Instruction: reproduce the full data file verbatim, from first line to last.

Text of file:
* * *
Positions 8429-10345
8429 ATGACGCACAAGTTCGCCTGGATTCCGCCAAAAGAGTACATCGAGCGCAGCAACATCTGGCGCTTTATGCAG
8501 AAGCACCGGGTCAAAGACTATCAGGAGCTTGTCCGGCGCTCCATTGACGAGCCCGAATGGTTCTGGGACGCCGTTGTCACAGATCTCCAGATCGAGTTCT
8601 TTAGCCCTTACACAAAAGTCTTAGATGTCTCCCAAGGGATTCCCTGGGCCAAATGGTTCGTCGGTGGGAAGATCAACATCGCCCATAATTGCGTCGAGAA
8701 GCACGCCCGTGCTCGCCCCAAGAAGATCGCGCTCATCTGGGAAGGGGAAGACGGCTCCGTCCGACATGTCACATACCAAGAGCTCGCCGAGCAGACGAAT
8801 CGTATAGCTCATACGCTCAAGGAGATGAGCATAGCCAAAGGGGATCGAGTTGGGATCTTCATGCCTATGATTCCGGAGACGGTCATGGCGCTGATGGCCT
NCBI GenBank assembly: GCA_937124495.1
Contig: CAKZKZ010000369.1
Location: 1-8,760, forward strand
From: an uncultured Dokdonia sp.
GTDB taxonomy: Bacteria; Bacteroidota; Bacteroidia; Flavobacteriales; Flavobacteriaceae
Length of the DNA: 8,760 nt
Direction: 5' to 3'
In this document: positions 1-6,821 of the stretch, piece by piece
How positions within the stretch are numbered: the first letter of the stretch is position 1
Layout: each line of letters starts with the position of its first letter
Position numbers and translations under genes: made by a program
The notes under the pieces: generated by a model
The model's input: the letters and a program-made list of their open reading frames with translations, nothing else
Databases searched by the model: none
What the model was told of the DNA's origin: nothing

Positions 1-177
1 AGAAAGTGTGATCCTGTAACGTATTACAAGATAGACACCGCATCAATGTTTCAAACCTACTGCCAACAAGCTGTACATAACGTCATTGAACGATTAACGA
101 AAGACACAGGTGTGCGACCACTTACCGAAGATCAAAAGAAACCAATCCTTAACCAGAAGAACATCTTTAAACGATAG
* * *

Positions 8429-10345
8429 ATGACGCACAAGTTCGCCTGGATTCCGCCAAAAGAGTACATCGAGCGCAGCAACATCTGGCGCTTTATGCAG
8501 AAGCACCGGGTCAAAGACTATCAGGAGCTTGTCCGGCGCTCCATTGACGAGCCCGAATGGTTCTGGGACGCCGTTGTCACAGATCTCCAGATCGAGTTCT
8601 TTAGCCCTTACACAAAAGTCTTAGATGTCTCCCAAGGGATTCCCTGGGCCAAATGGTTCGTCGGTGGGAAGATCAACATCGCCCATAATTGCGTCGAGAA
8701 GCACGCCCGTGCTCGCCCCAAGAAGATCGCGCTCATCTGGGAAGGGGAAGACGGCTCCGTCCGACATGTCACATACCAAGAGCTCGCCGAGCAGACGAAT
8801 CGTATAGCTCATACGCTCAAGGAGATGAGCATAGCCAAAGGGGATCGAGTTGGGATCTTCATGCCTATGATTCCGGAGACGGTCATGGCGCTGATGGCCT
NCBI GenBank assembly: GCA_937124495.1
Contig: CAKZKZ010000369.1
Location: 1-8,760, forward strand
From: an uncultured Dokdonia sp.
GTDB taxonomy: Bacteria; Bacteroidota; Bacteroidia; Flavobacteriales; Flavobacteriaceae
Length of the DNA: 8,760 nt
Direction: 5' to 3'
In this document: positions 1-6,821 of the stretch, piece by piece
How positions within the stretch are numbered: the first letter of the stretch is position 1
Layout: each line of letters starts with the position of its first letter
Position numbers and translations under genes: made by a program
The notes under the pieces: generated by a model
The model's input: the letters and a program-made list of their open reading frames with translations, nothing else
Databases searched by the model: none
What the model was told of the DNA's origin: nothing

Positions 1-177
1 AGAAAGTGTGATCCTGTAACGTATTACAAGATAGACACCGCATCAATGTTTCAAACCTACTGCCAACAAGCTGTACATAACGTCATTGAACGATTAACGA
101 AAGACACAGGTGTGCGACCACTTACCGAAGATCAAAAGAAACCAATCCTTAACCAGAAGAACATCTTTAAACGATAG